Apparel sourcing won’t catch a break in the coming year where costs are concerned.
As companies look to scale back on China sourcing to mitigate the impacts of the U.S.-China trade war and the higher tariffs and costs of uncertainty that have come with it, they’ll also be grappling with higher costs in the alternative sourcing countries they’re looking to.
Here’s a look at wage rates that have risen this year or are on track to increase when 2019 hits.
Vietnam, perhaps the biggest beneficiary of the U.S.-China trade fallout, will see its minimum wage increase in 2019, adding costs for companies looking to find sourcing solace away from China.
Though lower than its last 6.5 percent increase, Vietnam’s National Wage Council has proposed raising the minimum wage by 5.3 percent in 2019, hiking the pay rate in four regions by $7-$9 a month.
In January, monthly minimum wages will increase in Vietnam—depending on the cost of living in each region—to between 2.92 million Vietnamese dong ($125) to $4.18 million dong ($180).
While the industry has gotten over one would-be hurdle with Mexico over the only recently settled United States Mexico Canada Agreement, now it will have to contend with higher sourcing costs out of the country in 2019.
Mexico’s wage commission said in mid-December that it will raise the minimum wage in the country by 16 percent to roughly $5 a day—and the hikes will continue in line with inflation, according to Reuters.
It’s a 71 cents per day increase and the largest percentage pay raise Mexico has seen since 1996. The new rate will be 102.68 pesos ($5.12) a day, which works out to roughly $122 a month based on a six-day work week. In regions closest to the United States, the daily rate will be 176.72 pesos ($8.81).
Beyond improving worker welfare, the wage bump is also about boosting low income earners’ purchasing power in the country.
By 2023, the minimum wage in Honduras will have increased by 38.5 percent.
In an announcement last month, the Honduran Maquila Association, which represents apparel manufacturers in the country, said the minimum wage will increase by 8 percent this year, 7.5 percent for each of the following three years through 2022, and in 2023 the wage will go up by another 8 percent.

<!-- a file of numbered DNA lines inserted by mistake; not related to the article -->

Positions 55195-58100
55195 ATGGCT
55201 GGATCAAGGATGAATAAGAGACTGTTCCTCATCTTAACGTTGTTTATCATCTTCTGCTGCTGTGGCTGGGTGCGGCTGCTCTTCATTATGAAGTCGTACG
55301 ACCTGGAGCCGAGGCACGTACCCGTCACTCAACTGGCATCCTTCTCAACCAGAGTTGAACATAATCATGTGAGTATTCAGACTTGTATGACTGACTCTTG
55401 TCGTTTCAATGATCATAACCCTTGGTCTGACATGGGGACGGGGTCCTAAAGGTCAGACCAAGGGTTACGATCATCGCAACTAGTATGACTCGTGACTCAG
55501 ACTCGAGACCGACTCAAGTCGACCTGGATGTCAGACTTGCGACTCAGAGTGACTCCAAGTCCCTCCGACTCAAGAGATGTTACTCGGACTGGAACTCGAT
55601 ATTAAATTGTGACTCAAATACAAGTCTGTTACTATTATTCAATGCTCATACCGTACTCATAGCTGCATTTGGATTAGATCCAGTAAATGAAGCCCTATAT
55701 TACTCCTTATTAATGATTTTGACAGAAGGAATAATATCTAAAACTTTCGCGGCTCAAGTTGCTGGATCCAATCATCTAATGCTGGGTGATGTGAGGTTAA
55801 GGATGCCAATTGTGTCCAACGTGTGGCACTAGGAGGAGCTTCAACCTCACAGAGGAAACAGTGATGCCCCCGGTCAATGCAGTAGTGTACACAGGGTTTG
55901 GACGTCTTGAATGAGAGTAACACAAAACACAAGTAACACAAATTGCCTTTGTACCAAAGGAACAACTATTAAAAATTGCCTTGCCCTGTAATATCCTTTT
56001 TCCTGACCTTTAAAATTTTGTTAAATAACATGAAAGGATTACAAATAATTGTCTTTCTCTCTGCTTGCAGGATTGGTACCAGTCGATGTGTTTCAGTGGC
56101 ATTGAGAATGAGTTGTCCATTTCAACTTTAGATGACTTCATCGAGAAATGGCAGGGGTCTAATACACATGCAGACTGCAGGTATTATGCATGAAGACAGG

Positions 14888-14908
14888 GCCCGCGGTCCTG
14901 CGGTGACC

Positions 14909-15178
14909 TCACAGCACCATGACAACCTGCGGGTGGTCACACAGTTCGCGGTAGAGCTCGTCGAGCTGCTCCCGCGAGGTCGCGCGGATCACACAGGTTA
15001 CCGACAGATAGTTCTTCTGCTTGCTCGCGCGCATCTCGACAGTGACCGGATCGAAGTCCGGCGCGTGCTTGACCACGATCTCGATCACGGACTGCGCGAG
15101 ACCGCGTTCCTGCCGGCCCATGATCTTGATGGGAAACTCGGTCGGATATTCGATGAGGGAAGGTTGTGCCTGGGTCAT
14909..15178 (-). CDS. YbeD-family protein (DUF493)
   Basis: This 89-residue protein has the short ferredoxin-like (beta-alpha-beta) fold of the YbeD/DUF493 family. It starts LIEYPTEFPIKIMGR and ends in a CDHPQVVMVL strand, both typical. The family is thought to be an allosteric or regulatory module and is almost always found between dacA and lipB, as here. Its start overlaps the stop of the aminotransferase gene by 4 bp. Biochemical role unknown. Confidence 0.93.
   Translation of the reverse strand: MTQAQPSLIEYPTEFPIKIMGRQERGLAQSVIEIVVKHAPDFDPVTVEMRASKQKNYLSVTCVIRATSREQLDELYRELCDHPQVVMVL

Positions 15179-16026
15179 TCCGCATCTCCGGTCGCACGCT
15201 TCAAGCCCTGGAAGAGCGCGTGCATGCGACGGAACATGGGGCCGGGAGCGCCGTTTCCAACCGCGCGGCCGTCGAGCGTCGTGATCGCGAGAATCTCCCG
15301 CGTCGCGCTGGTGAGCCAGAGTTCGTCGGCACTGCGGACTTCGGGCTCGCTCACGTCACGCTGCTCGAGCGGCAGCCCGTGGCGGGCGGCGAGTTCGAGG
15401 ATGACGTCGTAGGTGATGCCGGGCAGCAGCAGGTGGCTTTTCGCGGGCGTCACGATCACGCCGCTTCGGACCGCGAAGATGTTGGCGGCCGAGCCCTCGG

According to AHM, the current monthly minimum wage for garment workers in Honduras is $446.
Since 2013, the monthly minimum wage rate in Bangladesh has been 5,300 taka ($63), but as per an agreement made in September the rate was supposed to rise to 8,000 taka ($95) in December.
However, workers have yet to see the increase take effect, and as many as 50 factories have shuttered amid worker strikes.
According to local news reports, factory owners are working on the new pay structure and are expected to implement the wage hike in January. If so, it will mark a 51 percent increase in labor costs for Bangladesh.
In October, garment workers in Cambodia got a 7 percent increase to their minimum monthly pay, taking the rate up $12 to $182.
The increase is smaller than the 11 percent increase in October last year, which came following months of labor unrest in the country. However, a new International Labour Organization report said conditions in Cambodia’s garment and footwear sector have improved, with areas like child labor and payment of wages showing progress, though “sustainable change” is still required, according to the report.
As of April this year, the minimum wage in Myanmar went up 33 percent to 4,800 kyat ($3) a day.
Previously, the wage rate hadn’t been raised since 2013. The new pay came in lower than the 55 percent increase to 5,500 kyat ($3.47) daily rate that workers had been seeking as it still doesn’t make a living wage.
With the already-in-place increase, workers in Myanmar are earning roughly $73 a month.
In October, the Tunisian Federation of Textiles and Clothing (FTTH) and the Tunisian General Labor Union (UGTT), reached an agreement to raise minimum wages 6.5 percent in 2019. In 2020, the wage rate will go up by another 6.5 percent.
The most recent reports on the country’s monthly minimum wage, according to Minimum-Wage.org, peg the rate ranging from 290 dinars ($96) 340 Tunisian dinars ($112), so the new increase should take the rate up to between $102 and $120 a month.
For those looking to Africa for their sourcing needs, labor rates in Lesotho, in particular, have gotten more costly.
In August, following months of negotiations, the monthly minimum wage in the southern African country increased 62 percent to $138 a month from $85 before the hike. The increased amount came as the result of pushback from workers and unions after the country’s Ministry of Labor had earlier suggest just a 7 percent increase, which unions deemed insufficient to accommodate inflation.
In the same region, wages in South Africa will rise again in 2019.
August saw the Southern African Clothing and Textile Workers’ Union (SACTWU) settle its wage negotiations for the year, agreeing on a 7.75 percent increase that was retroactive to July 1, 2018. In 2019, the rate will increase another 7.5 percent to 20 South African rand ($1.39) an hour, which amounts to a monthly wage rate of 3,900 ($271) based on a 9-hour work day.